It was the time of day Claire liked best. The library was quiet. All of the patrons had departed and she was alone with the books. Her books. That was the way she thought about them anyway, and to a degree they were. She was the librarian. Except for the two young women that helped her out during the afternoons when the library was at its busiest and, of course, their patrons, the library and all its wealth of books were entirely her domain. She was the one who kept up with the books, took care of them, and primarily the one who made certain they were kept orderly. There wasn't a single book in the library, she was certain, that hadn't passed through her hands at least once in the five years since she'd taken over the position of librarian in the tiny library that belonged to the tiny hamlet of Folkston.
Loading the last of the returned volumes to her cart, she pushed the book trolley from behind the returns desk and headed to the nearest shelf. She was tired, but pleasantly so. The hour or so that it took her to set the library to rights after it had closed was her time to unwind before she went home to her empty house.
Well, not entirely empty. She had her cats, of course. It was almost a prerequisite, she mused with a touch of self-depreciating humor, for a woman living alone to have a passel of cats. She certainly hadn't set out to. The old tabby had come with the quaint little Victorian she'd bought when she'd moved to Folkston. To his way of thinking, she supposed, it was his house. The realtor had told her he'd belonged to the woman who'd owned the house before her and advised her to get rid of him since he was such an unpleasant and unsociable old man, but she hadn't had the heart.
He wasn't pretty or cuddly by any stretch of the imagination, but she'd felt that he'd earned the right to live out his days in the house he considered his home. He'd obviously seen more than his fair share of battles. One ear was mangled, as if the tip had been chewed off. A section of his tail was missing and a scar ran across one eyelid that hadn't healed as it should, making it seem as if he was always squinting one baleful, yellow eye at her. He'd never allowed her to touch him or even come closer than three feet of him, but he was always at the back porch demanding to be fed at meal times, watching her suspiciously as she doled out his food, letting out a low, threatening growl if she encroached any closer than the distance he allowed.
She called him Tom. She thought of him as the old bastard, though--for a number of reasons--mostly because the old bastard had impregnated her prized Abyssinian, damn his hide! She'd had no notion Sugar was even old enough to think about humping. It seemed that one moment she was only a kitten herself and the next, while she was still trying to decide whether to have her fixed or breed her so that she could sell the pure breed kittens for a little extra cash, a mommy with three half Abyssinian half mongrel tabby kittens of her own.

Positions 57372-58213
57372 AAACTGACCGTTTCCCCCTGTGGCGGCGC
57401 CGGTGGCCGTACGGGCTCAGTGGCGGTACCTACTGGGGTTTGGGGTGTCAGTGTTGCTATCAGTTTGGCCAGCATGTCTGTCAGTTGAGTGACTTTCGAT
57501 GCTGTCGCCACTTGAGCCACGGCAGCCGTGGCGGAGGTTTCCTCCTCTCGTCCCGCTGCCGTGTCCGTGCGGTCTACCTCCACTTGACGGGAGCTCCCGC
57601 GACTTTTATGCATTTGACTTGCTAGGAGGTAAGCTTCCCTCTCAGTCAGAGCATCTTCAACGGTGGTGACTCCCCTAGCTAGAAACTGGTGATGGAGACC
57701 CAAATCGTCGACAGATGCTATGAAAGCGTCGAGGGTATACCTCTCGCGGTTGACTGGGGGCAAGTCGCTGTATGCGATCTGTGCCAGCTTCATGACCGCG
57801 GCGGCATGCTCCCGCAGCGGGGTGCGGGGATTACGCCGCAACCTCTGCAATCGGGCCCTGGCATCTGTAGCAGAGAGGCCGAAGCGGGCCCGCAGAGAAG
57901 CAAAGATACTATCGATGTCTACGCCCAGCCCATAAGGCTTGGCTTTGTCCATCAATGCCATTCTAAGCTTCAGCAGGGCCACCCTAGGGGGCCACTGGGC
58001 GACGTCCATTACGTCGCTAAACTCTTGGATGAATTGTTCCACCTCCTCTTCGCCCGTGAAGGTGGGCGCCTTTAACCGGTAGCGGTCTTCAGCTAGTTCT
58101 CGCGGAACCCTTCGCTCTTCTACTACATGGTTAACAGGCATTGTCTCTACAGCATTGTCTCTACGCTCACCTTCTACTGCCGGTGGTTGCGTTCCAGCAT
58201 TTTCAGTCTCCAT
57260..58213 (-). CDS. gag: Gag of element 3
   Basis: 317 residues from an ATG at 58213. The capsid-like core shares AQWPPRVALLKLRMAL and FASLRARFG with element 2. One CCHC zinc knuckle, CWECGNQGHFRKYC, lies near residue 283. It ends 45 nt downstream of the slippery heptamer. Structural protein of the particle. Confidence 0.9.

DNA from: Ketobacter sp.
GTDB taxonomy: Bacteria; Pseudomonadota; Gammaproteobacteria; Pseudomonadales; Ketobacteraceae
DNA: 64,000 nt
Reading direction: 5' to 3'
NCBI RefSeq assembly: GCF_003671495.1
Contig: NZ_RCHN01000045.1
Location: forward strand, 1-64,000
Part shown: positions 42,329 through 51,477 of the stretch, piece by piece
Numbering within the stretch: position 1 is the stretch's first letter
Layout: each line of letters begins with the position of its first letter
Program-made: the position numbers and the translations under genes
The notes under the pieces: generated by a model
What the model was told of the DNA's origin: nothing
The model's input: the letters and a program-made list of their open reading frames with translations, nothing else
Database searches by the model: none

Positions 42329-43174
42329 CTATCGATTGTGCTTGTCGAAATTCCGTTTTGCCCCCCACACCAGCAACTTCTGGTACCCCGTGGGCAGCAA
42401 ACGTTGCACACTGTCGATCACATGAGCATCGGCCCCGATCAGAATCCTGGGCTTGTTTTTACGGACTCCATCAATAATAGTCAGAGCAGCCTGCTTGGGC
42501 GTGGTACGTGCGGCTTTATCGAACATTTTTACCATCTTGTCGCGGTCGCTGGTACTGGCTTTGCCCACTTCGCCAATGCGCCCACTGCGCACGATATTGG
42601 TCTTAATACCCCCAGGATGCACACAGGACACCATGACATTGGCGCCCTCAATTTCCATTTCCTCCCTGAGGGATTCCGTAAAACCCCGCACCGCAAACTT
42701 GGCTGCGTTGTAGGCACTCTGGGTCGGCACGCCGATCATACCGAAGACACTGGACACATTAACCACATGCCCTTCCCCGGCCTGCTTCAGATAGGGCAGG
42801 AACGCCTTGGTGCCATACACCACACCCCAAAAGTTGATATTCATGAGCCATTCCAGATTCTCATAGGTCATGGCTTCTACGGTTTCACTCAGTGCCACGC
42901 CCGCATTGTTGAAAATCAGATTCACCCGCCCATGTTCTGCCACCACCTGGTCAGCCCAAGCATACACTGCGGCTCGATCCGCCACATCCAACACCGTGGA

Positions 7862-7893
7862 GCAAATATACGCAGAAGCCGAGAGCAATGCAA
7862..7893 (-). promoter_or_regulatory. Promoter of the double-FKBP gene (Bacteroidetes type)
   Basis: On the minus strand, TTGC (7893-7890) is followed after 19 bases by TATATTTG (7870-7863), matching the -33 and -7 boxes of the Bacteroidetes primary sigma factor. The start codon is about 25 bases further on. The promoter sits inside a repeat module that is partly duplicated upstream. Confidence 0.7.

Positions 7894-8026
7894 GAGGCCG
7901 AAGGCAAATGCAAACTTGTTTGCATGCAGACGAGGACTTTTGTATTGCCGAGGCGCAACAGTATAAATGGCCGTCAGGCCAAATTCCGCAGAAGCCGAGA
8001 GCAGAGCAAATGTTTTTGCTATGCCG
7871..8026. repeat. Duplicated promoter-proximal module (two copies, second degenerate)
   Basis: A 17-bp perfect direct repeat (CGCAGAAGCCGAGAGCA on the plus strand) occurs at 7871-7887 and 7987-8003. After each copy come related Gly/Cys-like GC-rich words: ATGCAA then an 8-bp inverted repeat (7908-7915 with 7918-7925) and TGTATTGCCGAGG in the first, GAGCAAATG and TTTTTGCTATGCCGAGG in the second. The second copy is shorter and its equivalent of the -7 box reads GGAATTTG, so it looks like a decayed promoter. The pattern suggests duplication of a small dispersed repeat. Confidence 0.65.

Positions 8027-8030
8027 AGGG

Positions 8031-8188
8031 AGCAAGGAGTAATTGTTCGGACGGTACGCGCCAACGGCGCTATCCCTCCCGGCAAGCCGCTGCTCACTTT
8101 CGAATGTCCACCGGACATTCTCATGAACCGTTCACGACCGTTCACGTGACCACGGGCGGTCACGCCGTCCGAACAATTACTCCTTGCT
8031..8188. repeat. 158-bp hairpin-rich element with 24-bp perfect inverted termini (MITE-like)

She still hadn't figured out how the old bastard had managed to get his dick into her darling Sugar--the little slut! But she strongly suspected it was Sugar who'd figured out a way to get out to old Tom, not Tom who'd figured out how to get inside to get hold of her precious. She was a clever girl, very good at opening doors, which was why Claire always made sure the doors were locked when she left for work. She didn't think Sugar could unlock doors, though, just turn the knobs, which meant it was still a mystery as to how the pair had managed to get together for romance.
Regardless, she now had Sugar, Old Tom, and three kittens--which she hadn't had any luck finding homes for.
Reaching the first row of bookshelves, Claire dismissed her thoughts and picked up the first book, scanning the shelf until she found the spot where the book belonged. Naturally enough, she found a half a dozen other books that were out of place. As much as everyone seemed to love the books--and the library, as one of the few sources of local entertainment, saw a lot of use--no one wanted to be bothered with putting them where they belonged.
She'd worked her way almost halfway across the library and emptied the biggest portion of her cart when she spotted the book that didn't belong--totally didn't belong. It was tilted slightly, as if someone had tried to push it into a spot too small for it and only managed to partially wedge the book in, but she would've noticed it immediately anyway. The spine was not only far more worn than the spines of any of the other books, but, aside from being roughened from age and probably handling, it was smooth. The title should have been tooled into the leather at the very least. Beyond that, if it was a library book someone had either removed the label she always very carefully attached to each and every book with the identifying code, or it had never been tagged at all.
Finding the spot where the book she was holding went, she pushed it into place and then grasped the stray book and pulled it off the shelf. The softness of the leather was her first impression, but even as a pleasant jolt of surprise went through her at the texture against her hand she was distracted by the craftsmanship of the book itself. Regardless of the plainness of the spine, the front of the book was anything but plain. Some intricate, unidentifiable design had been tooled into the leather, framing the title of the book--Bless the Beasts.